You can earn your MSW from any accredited master’s program in any state and still practice social work in Louisiana. Only a Louisiana program, however, is guaranteed to prepare you for the state’s specific requirements. Many programs actually walk you through the requirements to ensure you receive your license at the time of graduation or soon after.

As in most fields, the better-known the school, the more it will help you during your job search after you receive your degree. An MSW from Tulane University will likely impress any employer, recruiter, or potential client. A degree from any accredited institution, however, should qualify you for the vast majority of social work opportunities available in Louisiana.

On-campus or online MSW?

If your top priorities in earning an MSW are to pursue networking, team-building, and mentoring opportunities, an on-campus education will probably better serve your needs. Also, some people simply perform better in a live classroom setting. For them, attending classes on-campus makes sense.

On-campus study has its downsides, however. First, you have to get to campus. That’s fine if you live in New Orleans, where there are two accredited programs, or Grambling, Baton Rouge, or Pineville, each with one accredited program. But Louisiana is a big state, with many towns and cities nowhere near any of those locations. Online study removes the need to commute to and from campus or to deal with the nightmare of campus parking. You just drop yourself down at your computer and you’re ready to go.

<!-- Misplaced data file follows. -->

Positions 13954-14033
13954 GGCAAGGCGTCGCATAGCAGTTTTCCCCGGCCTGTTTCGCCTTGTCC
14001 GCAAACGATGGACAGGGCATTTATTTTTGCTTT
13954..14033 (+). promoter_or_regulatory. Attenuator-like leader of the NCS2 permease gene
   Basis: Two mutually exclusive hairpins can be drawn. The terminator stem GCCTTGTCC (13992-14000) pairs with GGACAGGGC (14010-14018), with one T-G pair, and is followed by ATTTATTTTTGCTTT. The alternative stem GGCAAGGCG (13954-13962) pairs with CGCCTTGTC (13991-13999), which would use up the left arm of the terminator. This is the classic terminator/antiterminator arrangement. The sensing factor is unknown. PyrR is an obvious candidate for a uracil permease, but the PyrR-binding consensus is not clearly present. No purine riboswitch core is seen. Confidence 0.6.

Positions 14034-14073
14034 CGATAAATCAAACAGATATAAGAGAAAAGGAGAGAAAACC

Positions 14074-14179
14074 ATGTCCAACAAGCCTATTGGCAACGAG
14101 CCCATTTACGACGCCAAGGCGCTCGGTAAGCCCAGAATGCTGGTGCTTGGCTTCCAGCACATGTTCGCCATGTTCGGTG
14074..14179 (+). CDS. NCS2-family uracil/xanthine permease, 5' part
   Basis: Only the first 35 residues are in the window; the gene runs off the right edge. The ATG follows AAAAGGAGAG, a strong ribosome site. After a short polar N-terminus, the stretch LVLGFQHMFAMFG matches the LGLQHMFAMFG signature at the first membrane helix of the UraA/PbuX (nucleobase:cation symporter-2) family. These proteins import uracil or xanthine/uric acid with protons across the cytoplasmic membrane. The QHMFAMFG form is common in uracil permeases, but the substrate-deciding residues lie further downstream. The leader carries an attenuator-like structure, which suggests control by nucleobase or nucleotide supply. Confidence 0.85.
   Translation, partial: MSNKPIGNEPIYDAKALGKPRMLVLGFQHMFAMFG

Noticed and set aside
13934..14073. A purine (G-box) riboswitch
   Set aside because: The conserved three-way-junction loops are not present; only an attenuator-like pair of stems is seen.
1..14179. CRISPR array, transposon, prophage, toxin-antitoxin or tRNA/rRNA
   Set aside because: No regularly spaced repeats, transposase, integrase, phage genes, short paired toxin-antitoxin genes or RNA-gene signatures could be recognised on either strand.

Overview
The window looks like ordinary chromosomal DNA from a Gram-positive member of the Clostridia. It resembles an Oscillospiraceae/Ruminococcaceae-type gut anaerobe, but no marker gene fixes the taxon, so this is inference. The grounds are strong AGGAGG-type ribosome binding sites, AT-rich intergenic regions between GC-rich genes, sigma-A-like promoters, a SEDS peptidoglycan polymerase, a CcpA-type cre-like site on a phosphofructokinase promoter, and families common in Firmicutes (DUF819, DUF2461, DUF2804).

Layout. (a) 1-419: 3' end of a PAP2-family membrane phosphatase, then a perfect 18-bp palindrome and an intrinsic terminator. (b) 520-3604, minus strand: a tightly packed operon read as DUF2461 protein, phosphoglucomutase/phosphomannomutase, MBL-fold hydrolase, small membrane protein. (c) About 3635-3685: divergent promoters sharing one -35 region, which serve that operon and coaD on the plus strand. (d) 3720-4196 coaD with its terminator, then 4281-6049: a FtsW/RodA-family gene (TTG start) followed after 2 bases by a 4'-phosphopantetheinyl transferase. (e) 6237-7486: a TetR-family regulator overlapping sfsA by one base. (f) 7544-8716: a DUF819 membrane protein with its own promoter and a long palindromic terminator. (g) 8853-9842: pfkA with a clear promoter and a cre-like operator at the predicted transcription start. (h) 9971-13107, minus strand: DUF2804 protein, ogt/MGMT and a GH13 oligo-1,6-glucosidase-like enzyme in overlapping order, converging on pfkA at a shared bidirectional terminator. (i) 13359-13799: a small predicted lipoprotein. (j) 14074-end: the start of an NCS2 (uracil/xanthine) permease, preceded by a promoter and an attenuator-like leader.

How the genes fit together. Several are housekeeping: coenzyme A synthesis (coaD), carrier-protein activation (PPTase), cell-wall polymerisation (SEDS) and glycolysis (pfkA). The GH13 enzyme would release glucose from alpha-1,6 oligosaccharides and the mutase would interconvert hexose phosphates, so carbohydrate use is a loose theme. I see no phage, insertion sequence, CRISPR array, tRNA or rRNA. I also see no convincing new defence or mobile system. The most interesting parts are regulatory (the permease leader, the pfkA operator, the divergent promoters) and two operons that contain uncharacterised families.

Online learning also broadens your options, particularly if you consider out-of-state schools in addition to Louisiana institutions. Do you currently work? Have family? Have other obligations that make it hard to fit school into your calendar? Online learning is much more flexible than on-campus education. Much of the material is available 24/7, so you can watch a lecture or complete an online project whenever you have a free moment. And thanks to broadband capacities, you can still get plenty of face-to-face time with your instructors and classmates via Zoom or another teleconferencing app.

Which Louisiana schools offer an accredited MSW?

Grambling State University

Grambling, LA

School of Social Work

Historically black college/university (HBCU) Grambling State University offers a two-year, 63-credit Master of Social Work program with a generalist orientation. Students with a Bachelor in Social Work degree enter with advanced standing and must complete only 39 credits to earn the degree. The GSU curriculum includes nine credit hours (three courses) of electives and 900 hours of field education.

The school’s website touts the program’s “learner-centered environments” that “sensitize students to the social and human realities that culminate in poverty and oppression for populations-at-risk, especially African Americans and rural residents in North Central Louisiana.” Elective options like “Rural Social Work Practice” and “Direct Practice with African Americans” illustrate the program’s focus on local populations and issues.

Louisiana College

Pineville, LA

School of Human Behavior

Louisiana College is a small undergraduate institution (with just over 1,200 students) and graduate programs in three disciplines (education, nursing, and social work). It’s a self-proclaimed Christ-centered institution “academically melding the values of social work and the Christian faith… to the application of social work skills in the marketplace.” Students may pursue the MSW here part-time (six hours per semester, taking three to four years to graduate) or full-time (15 hours per semester, two years to graduate). Full-time advanced standing students (i.e., those entering with a Bachelor of Social Work) can graduate in one year.